Unilever’s Investor Backlash Illustrates the Need for Responsible Capitalism

The conglomerate is playing the long game for everyone rather than focusing on short-term profit-making

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One of Unilever’s largest investors recently broke rank, publishing a letter that expressed strong dissatisfaction at the Purposeful Brands strategy Unilever has been spearheading since establishing the Unilever Sustainable Living Plan (USLP) back in 2010.

In the letter, Terry Smith, the founder of Fundsmith—a top-10 shareholder in the FMCG giant—poked fun at the company’s “ludicrous” attempt to bring meaning and mission to its well-known Hellmann’s mayonnaise brand, helpfully highlighting that the purpose of mayonnaise is “salads and sandwiches.”

The problem with this argument, of course, is that Tesco’s own brand of mayonnaise is also pretty decent in a potato salad. And at 2.5 times the price, Hellmann’s is going to have to significantly up its sandwich game to win that race. In a commoditized consumer goods market with aggressive retailers and squeezed margins, brand differentiation is (sustainably sourced) liquid gold.

This explains why Unilever has repeatedly found that its purposeful brands outperform the rest of its portfolio. What’s more, in 54 out of 75 markets, sustainability is listed as the number one reason why top talent decided to join the company. For consumers and employees alike, the business case for purpose is so strong that in January 2020 Unilever confirmed it would be doubling down on its investment in the space.

The business case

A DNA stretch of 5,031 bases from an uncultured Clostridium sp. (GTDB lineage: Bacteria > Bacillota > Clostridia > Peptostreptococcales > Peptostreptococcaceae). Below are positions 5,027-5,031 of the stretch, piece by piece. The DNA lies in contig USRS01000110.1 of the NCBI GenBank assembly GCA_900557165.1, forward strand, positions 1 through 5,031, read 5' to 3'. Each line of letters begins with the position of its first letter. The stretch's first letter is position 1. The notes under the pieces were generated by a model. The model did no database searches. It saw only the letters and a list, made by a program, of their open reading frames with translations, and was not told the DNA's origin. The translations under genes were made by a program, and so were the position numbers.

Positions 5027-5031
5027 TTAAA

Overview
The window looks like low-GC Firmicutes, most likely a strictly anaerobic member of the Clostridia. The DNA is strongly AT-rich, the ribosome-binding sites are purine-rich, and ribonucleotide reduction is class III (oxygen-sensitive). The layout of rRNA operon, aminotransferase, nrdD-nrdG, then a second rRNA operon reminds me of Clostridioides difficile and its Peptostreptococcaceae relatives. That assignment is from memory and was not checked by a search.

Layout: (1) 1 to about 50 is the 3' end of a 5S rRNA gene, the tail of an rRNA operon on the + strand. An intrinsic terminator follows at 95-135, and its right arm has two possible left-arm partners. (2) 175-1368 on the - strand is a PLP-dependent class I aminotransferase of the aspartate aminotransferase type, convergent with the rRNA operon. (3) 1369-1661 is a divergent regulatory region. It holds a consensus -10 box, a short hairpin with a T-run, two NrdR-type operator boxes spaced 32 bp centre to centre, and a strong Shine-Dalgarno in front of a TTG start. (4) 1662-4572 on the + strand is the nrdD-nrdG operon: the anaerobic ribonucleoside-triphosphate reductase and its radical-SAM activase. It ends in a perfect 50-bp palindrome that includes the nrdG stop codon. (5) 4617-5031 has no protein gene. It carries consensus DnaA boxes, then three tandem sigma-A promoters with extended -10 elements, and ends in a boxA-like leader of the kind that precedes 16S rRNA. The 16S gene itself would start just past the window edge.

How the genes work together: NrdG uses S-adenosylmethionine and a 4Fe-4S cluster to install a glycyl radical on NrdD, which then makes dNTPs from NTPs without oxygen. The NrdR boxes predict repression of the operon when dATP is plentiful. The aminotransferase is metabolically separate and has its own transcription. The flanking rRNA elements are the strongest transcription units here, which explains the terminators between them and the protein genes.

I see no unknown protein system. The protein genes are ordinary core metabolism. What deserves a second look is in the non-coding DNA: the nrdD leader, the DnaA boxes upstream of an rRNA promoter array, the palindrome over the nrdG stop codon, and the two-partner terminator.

While turnover increased by 4% year-over-year during the third quarter of 2021, pre-tax profits have been declining since 2018 and shares in the company have dropped 17.7% over the past year. An increase in sales has not translated into an increase in shareholder value and the fat cats are starting to wonder where all their cream has gone.

This isn’t especially surprising, to be honest. Often the narrative around “Purpose and Profit” is one of the strange bedfellows—two headstrong protagonists in a feel-good romcom, starkly opposite and inexplicably drawn together.

But real life is never quite like the movies. The reality is that building a business with a genuine, authentic moral compass costs money.

Unilever’s current plastic packaging footprint is 690,000 tonnes and the company has committed to half the amount of virgin plastic it uses by 2025. But recycled plastic costs an extra $77 (57 pounds) per tonne.

The reality is that building a business with a genuine, authentic moral compass costs money. 

Amy Williams, CEO of Good-Loop

Ben & Jerry’s loses out on sales every single day due to a refusal to sell ice cream in the West Bank. KFC’s subscription to the Better Chicken Commitment is estimated to increase zinger meal production costs by 18%. Meanwhile, on a mission to close the gender gap in STEM, P&G brand Olay has made a public commitment to take $10 million out of its own coffers and donate it to women in STEM over the next 10 years.

All of these initiatives represent important social or environmental steps forwards. All of these initiatives help establish brand credibility, building love and loyalty among key stakeholders. All of these initiatives would directly result in lower profits and a short-term reduction in shareholder return.

The pressure of purpose

American economist Milton Friedman would turn in his grave if he knew. His traditional economic model states that in a free market, the “purpose” of a business is, quite simply, to make as much money as possible. Otherwise known as the “salads and sandwiches” argument.